Subsidence : Definition, Kinds and Causes

Subsidence is a gradual or abrupt sinking of earth that may be caused by natural or man-made occurrence or cause.  It can bring damage to roads and infrastructures, slopes and streams.


There are two kinds of subsidence: the endogenic and the exogenic.  Endogenic subsidence happens when there is movement of tectonic plates and earthquakes. Meanwhile, Exogenic subsidence are usually caused by activities performed by humans such as natural gas extraction, ground water withdrawal, underground mining and changes in soil composition.



Endogenic Subsidence

Endogenic subsidence as explained is made by nature. When there are movements in tectonic plates, sinking of earth in some parts can be seen.


  • Folding and Faulting
  • This is mainly due to the shifting of tectonic plates but this occurrence can be gradual. Folds are bends in the rocks caused by compressional forces.  Faults are cuts in the rocks formed due to huge or massive stress.


  • Earthquake
  • The subsidence made by an earthquake is very rapid in nature. Earthquake can bring about a process called liquefaction wherein quick vibrations or tremors produce water-saturated sediments to temporarily melt; hence the soil or material above the melted sediment also subsides.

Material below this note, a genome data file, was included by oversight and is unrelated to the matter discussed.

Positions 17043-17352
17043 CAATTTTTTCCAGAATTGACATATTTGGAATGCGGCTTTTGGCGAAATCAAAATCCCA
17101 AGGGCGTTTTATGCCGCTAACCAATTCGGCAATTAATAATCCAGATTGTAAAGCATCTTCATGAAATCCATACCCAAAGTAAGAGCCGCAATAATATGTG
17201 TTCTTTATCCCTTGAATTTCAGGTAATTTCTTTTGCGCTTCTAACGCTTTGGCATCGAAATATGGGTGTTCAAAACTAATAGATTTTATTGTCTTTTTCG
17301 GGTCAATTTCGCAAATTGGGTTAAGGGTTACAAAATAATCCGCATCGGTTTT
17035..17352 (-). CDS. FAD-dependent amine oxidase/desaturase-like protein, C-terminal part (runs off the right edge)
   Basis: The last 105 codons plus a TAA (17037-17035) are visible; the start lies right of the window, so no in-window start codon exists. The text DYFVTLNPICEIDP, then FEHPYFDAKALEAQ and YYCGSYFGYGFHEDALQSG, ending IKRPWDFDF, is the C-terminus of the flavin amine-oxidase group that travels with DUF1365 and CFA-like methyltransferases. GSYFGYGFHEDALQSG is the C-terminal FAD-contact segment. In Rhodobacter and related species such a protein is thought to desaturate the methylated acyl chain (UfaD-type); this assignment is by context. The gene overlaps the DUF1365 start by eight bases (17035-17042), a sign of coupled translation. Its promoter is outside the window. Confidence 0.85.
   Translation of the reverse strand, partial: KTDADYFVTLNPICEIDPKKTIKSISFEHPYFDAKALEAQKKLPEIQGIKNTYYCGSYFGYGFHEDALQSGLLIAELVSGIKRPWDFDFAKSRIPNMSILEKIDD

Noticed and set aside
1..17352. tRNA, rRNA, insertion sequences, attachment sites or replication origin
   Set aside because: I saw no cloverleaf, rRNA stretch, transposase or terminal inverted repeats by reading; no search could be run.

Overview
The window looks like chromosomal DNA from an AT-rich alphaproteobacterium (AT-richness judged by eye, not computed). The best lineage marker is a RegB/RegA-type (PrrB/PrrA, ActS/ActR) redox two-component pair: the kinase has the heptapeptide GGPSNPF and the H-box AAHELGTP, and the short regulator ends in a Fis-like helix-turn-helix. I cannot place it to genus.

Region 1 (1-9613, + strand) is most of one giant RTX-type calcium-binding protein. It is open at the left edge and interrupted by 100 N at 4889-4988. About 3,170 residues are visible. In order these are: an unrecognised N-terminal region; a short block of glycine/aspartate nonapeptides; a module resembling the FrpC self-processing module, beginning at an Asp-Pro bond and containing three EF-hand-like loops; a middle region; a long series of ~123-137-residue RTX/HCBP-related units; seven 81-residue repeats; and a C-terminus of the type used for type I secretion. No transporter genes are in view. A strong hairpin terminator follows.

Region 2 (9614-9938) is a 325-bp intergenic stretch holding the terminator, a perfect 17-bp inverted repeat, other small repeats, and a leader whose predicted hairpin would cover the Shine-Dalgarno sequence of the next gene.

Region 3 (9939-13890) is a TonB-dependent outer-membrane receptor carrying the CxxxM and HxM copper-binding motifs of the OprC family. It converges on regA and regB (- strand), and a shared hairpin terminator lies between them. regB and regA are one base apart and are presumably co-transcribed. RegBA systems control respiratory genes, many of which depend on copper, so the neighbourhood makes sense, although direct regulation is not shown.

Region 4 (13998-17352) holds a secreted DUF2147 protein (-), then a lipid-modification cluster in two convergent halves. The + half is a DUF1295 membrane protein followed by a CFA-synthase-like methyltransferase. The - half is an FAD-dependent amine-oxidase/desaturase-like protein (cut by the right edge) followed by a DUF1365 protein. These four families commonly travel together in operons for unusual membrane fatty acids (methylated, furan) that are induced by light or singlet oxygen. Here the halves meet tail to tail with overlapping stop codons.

Exogenic Subsidence

As briefly explained, exogenic subsidence is made by human activities in the likes of underground mining, fuel extraction and groundwater withdrawal.


  • Mining
  • Mining is a renowned technique or method used to bring out ores like metals and minerals from the ground. However, this activity can create voids in the earth and causes the upper ground to weaken or collapse eventually. The collapsed areas are commonly known as troughs or sinkholes.



  • Groundwater Withdrawal
  • This method is beneficial to men since we need fresh water to use in our daily activities. But this activity also means that we need to extract water from between the pore spaces in gravel, sand, clay and silt which results to reduction of water pressure.  The area from where pumping and extraction was performed eventually weakens and is lowered.